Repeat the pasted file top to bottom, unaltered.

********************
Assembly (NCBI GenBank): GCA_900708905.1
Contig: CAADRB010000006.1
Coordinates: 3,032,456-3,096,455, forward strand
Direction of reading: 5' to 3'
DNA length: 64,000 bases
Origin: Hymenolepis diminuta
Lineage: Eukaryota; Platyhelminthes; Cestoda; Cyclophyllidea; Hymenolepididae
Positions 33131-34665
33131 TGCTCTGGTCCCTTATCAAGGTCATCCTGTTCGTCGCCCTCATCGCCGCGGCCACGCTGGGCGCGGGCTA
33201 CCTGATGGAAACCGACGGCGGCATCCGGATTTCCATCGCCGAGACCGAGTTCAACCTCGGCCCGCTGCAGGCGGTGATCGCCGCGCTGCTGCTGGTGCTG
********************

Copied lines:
Assembly (NCBI GenBank): GCA_900708905.1
Contig: CAADRB010000006.1
Coordinates: 3,032,456-3,096,455, forward strand
Direction of reading: 5' to 3'
DNA length: 64,000 bases
Origin: Hymenolepis diminuta
Lineage: Eukaryota; Platyhelminthes; Cestoda; Cyclophyllidea; Hymenolepididae
Positions 33131-34665
33131 TGCTCTGGTCCCTTATCAAGGTCATCCTGTTCGTCGCCCTCATCGCCGCGGCCACGCTGGGCGCGGGCTA
33201 CCTGATGGAAACCGACGGCGGCATCCGGATTTCCATCGCCGAGACCGAGTTCAACCTCGGCCCGCTGCAGGCGGTGATCGCCGCGCTGCTGCTGGTGCTG